SIMON BALL looks at the 2006 BBC adaptation of Dennis Wheatley’s 1948 thriller The Haunting of Toby Jugg, renamed The Haunted Airman starring Twilight’s Robert Pattinson
Dennis Wheatley was once one of Britain’s most popular authors. By his death he had sold over 60 million books, but very few of them have ever been filmed or adapted for TV. Oddly enough he only took up writing in his 30s when his family wine business, Wheatley and Son of Mayfair, failed. His first novel The Forbidden Territory, which introduced recurring hero the Duc de Richleau was published in 1933. An immediate bestseller and in 1934 a film version followed starring Gregory Ratoff and Ronald Squire. Two years later his espionage thriller The Eunuch of Stamboul made its way onto the silver screen as The Secret of Stamboul, before World War Two put a lid on British film production.
From 1933 up to his death in 1977 Wheatley knocked out a phenomenal body of work including some 60 novels, numerous short stories, histories, board games and memoirs. At the height of his popularity during the 1960s and 1970s, he was shifting a million books a year in the UK alone. Despite the bulk of his works being historical adventures or espionage thrillers, by far the most popular of all his books were the eight supernatural novels, notching up annual sales of 80,000 units each.
Naturally with telephone number sales at the heart of the British horror boom, pretty soon Hammer Films were knocking at Wheatley’s door. The supernatural stories were optioned and the best known of them The Devil Rides Out, together with his lost world epic Uncharted Seas (filmed as The Lost Continent) were soon put into production. Released in 1968, scripted by I am Legend author Richard Matheson and starring Christopher Lee as the Duc de Richleau, The Devil Rides Out (1968) was well received at home and even today it frequently finds itself in Top Ten lists of great British Horror movies.
It was a different story over the pond where tastes had shifted from Hammer’s genteel British Gothic towards graphic tales of demonic possession typified by Roman Polanski’s Rosemary’s Baby (1968). With the poor performance of The Devil’s Bride (the film was retitled just in case US audiences should mistake it for a Western) and the The Lost Continent (to be fair The Lost Continent is a bit of a car crash) at the US box office, Hammer decided against any further Wheatley adaptations.
Wheatley passed his occult thriller film rights over to Christopher Lee, having struck up a friendship with the actor on the set of The Devil Rides Out. Lee’s Charlemagne production company never actually got around to filming any of them, but in 1975 he persuaded Hammer to have another punt on a Wheatley title with To the Devil – A Daughter. Riding the Satanic possession wave initiated by The Exorcist, the movie was successful enough for Hammer to want to film The Satanist as a sequel, but Wheatley hated what Hammer had done to his story so much that he refused to permit any further filming of his works. To the Devil – A Daughter proved to be the last Hammer Horror movie until the company’s recent revival.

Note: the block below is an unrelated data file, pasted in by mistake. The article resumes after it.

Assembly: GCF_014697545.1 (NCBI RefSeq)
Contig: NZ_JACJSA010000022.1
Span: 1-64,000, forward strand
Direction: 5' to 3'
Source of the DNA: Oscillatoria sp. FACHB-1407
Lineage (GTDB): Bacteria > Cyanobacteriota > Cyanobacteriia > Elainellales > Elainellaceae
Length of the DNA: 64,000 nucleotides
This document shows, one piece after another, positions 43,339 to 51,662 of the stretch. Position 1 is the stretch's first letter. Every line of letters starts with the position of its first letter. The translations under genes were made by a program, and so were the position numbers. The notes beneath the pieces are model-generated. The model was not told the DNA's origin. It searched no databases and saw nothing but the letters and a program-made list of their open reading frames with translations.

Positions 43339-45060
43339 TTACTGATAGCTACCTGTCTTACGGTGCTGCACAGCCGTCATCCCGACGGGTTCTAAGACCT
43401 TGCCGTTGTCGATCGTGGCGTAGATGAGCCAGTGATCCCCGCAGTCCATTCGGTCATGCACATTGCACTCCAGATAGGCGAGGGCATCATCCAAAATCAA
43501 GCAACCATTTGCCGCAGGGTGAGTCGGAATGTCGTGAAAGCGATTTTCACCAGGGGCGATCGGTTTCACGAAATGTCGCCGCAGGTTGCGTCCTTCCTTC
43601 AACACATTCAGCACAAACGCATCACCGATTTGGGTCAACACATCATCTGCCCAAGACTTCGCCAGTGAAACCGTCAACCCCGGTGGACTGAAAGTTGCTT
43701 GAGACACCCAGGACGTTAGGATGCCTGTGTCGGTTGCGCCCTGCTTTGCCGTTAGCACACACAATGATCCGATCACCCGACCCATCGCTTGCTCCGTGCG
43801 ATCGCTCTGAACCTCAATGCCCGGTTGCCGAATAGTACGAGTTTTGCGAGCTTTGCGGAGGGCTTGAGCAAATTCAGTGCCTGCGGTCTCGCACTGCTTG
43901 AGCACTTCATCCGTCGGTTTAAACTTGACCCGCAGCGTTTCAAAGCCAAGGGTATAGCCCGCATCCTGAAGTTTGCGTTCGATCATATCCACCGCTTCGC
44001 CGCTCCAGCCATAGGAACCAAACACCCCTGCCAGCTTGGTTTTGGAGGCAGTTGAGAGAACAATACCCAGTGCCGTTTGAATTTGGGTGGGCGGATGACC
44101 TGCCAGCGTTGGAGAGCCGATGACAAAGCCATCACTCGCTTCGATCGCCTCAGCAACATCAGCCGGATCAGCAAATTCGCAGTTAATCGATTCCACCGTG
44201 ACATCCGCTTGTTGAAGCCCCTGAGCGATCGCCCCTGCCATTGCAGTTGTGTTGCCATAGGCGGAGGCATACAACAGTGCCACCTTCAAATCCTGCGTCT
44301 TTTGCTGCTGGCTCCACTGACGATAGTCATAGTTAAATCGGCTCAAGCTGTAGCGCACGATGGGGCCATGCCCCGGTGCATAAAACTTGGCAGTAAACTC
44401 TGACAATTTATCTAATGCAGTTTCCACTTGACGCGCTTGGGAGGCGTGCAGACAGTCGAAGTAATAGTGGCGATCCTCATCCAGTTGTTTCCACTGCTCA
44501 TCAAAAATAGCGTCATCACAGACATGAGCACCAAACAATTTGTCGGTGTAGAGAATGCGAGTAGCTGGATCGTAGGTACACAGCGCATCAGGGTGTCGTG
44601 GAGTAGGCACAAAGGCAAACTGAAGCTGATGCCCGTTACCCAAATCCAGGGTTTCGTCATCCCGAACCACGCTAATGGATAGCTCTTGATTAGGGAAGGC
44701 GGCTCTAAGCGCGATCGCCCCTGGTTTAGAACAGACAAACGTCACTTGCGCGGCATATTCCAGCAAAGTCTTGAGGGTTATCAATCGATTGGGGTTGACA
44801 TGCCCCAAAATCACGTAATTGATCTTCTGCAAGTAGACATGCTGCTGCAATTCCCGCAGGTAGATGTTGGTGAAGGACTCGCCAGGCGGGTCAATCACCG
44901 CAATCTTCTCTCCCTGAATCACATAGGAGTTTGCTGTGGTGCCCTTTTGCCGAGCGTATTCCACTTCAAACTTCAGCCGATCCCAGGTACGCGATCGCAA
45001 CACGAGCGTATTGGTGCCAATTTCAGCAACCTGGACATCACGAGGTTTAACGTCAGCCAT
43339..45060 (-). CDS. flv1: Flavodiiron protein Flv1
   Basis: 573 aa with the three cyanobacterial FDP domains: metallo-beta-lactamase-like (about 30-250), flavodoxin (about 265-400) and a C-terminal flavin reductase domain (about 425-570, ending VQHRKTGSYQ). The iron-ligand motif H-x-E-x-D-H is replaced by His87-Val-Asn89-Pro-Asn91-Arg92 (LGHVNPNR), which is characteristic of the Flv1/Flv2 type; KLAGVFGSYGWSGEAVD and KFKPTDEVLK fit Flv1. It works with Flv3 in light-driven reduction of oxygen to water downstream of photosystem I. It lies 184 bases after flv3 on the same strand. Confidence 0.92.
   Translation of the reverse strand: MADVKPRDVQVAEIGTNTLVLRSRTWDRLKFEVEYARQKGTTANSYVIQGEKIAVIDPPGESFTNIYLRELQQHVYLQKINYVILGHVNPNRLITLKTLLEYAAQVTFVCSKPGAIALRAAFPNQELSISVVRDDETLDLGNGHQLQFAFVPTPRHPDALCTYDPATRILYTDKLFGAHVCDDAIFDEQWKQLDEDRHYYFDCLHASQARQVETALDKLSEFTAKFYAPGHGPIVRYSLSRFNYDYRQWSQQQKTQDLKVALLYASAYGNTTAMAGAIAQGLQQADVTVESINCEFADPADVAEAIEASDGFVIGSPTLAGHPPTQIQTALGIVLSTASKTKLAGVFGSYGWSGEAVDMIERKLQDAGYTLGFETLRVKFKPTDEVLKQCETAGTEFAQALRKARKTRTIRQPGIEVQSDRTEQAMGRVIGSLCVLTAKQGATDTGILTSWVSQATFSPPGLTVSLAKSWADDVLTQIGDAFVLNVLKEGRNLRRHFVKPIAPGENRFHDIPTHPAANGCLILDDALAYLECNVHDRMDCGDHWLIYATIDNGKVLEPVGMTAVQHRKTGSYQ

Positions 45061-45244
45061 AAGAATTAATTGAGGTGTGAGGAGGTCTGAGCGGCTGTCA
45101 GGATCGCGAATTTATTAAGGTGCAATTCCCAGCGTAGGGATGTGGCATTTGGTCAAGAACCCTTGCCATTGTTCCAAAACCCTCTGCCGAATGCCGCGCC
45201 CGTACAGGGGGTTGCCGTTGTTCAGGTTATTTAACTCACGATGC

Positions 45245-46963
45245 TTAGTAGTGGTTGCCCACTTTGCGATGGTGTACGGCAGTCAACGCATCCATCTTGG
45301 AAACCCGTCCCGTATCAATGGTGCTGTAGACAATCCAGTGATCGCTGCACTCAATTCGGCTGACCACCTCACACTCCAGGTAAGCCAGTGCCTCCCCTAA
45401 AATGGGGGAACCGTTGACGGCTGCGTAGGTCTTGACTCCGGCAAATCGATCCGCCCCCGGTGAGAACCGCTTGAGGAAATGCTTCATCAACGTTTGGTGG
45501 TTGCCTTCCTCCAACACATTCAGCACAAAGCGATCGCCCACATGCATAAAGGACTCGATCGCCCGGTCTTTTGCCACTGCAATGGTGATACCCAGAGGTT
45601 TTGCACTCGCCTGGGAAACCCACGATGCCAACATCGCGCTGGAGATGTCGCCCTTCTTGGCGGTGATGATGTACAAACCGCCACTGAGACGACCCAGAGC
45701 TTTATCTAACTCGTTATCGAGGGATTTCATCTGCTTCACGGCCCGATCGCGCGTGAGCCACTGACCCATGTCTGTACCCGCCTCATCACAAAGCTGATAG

Changing literary fashion led to Wheatley’s books rapidly falling out of favour after his death in 1977. He was judged old fashioned, right wing, misogynistic and racist, but in recent years there has been something of a reappraisal of his works and especially the supernatural books as critics dug through the preachy right wing rhetoric and casual sexism to discover the well-researched gripping thrillers that often lurked below.
So it wasn’t until 2006 that the BBC attempted an adaptation of The Haunting of Toby Jugg. Originally published in 1948 Wheatley’s novel tells the story of a wheelchair bound former RAF pilot who is sent to convalesce at the home of Helmuth Lisicky, his former school teacher. only to discover that Helmuth is the leader of a Satanic cult who sends Toby psychic manifestations in an effort to have him declared insane and cheat him out of his inheritance.
To its credit the BBC’s The Haunted Airman is lovely to look at. It’s beautifully shot and the costumes, props and sets are all gorgeous. You can’t knock the casting either. Julian Sands is magnificently creepy as the chief psychiatrist Dr Hal Burns, while Twilight’s Robert Pattison does far more than just look pretty in Toby Jugg’s RAF tunic, but I have a feeling old Dennis would never have approved with the liberties the BBC took with his story.
Writer/director Chris Durlacher moved the story back to the war and the action starts when Toby, recently injured in a bombing raid on Cologne is delivered to Dr Burns’s convalescence home. Pattison’s Toby is still tortured by terrifying visions, but these seem to be the result of his own guilt over fire-bombing German civilians and his jealousy concerning the burgeoning relationship between Dr Hal and his beloved and widowed Aunt Julia (Rachel; Stirling). Effectively Durlacher has demoted the supernatural manifestations that Toby suffers to the symptoms of his increasingly fragile mental condition, thus turning what could have been a great spooky story into a rather unsatisfying psychological drama with a cop out conclusion.